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Adding A Simple Twist to the Volunteer's Experience

A colleague stops me in the hallway: “I need a volunteer for a project, could you get someone for me?”

“What is the project and when do you need it completed by?” I ask, having learned from experience to begin with these details.

“I need 1,000 die cut stars by the end of the week.”

Do you ever receive requests from your staff that sound like this? In the real-life situation I am referring to, this is what experience would look like for that volunteer: standing endlessly in front of the die cut machine, staring at the brick wall, listening to the roar of the copy machines in the same room. These are the requests that remind me of the phrase I picked up somewhere along the way in my journey through the volunteer administrator world…

“Volunteers work for free, but they don’t work for nothing!”

With very few exceptions, our volunteers truly give from their heart. But there are always reasons for all the things that a person chooses to spend their time on. Does someone feel good about producing hundreds of die cuts under the above conditions…perhaps, if they like to listen to audiobooks and aren’t interested in being social that day. Perhaps, if it is someone who feels very motivated by being productive.

I really want to ask my colleague how they would feel about being “invited” to undertake a menial task like this at such late notice. I have tried to educate our faculty and staff about respecting our volunteers’ time and energy when enlisting volunteers. We have a strong group of volunteers who are willing to help, but I want to create experiences that make them keep coming back for more.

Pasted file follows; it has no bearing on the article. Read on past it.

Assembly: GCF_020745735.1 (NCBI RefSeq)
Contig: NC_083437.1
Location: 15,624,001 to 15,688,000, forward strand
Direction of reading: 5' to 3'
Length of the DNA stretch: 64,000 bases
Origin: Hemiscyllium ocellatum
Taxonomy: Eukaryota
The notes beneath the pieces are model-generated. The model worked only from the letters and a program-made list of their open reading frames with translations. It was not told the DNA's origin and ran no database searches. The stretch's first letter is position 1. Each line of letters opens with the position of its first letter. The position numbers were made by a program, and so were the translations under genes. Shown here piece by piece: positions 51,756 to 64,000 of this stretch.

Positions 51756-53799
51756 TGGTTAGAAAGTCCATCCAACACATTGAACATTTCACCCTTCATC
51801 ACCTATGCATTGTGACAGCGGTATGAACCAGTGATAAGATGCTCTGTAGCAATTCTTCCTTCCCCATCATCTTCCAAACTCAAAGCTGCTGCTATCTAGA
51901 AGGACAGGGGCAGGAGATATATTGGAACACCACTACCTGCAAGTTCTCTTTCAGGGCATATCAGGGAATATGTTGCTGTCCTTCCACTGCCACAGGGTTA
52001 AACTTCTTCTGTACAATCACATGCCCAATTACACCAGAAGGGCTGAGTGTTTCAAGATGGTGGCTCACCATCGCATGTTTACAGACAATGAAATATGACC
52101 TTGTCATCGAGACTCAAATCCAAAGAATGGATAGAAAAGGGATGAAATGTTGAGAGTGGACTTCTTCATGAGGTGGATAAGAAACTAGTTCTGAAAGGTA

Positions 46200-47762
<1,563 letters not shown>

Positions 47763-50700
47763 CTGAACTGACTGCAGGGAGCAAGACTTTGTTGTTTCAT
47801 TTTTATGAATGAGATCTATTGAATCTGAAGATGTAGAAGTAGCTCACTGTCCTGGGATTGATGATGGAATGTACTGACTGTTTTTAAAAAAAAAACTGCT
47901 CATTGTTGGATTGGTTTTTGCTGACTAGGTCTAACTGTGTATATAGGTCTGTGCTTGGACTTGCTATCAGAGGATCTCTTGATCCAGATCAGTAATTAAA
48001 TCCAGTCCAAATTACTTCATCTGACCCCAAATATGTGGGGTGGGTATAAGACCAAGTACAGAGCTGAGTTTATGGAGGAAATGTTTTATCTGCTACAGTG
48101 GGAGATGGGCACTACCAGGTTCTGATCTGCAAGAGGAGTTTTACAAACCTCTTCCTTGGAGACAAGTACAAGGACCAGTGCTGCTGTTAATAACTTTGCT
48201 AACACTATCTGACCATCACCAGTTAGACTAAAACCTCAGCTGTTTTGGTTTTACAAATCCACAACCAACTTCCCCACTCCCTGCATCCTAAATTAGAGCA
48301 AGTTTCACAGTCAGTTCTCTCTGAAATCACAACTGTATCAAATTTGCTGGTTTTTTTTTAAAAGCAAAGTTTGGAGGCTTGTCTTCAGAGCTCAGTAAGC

As much as I talk about this with my colleagues, I still regularly receive these requests. So I try to add a twist and create a more welcoming and enjoyable experience.

Many of our volunteers are mothers who work part-time and enjoy interacting with other parents. If I know that I have more socially extroverted volunteers available for the task, I will invite them to come in together, or even contact one person and tell them it would be more fun and efficient to work with someone else, do they know of another parent volunteer that they would like to invite. I might brew some coffee, or pick up some special Keurig cups. I try to give them space to work together as a team. I check in with them and ask about their families.

Being able to handle these requests in this manner requires knowledge of who our volunteers are as individuals and which work experiences might motivate them. In fact, I have found that for many of our volunteers, just my getting to know them a bit and chatting with them when I see them is an important part of their experience. For some of our parents who have stayed home with their young children, volunteering at school is putting their toe back into the workforce. So they may be receiving more than one positive outcome from the volunteering: getting out of the house, socializing, experience that can be added to a resume, the feeling of belonging to a productive workplace. That certainly won’t feel as though they are “working for nothing!”

Paula LaManna
Gates Chili High School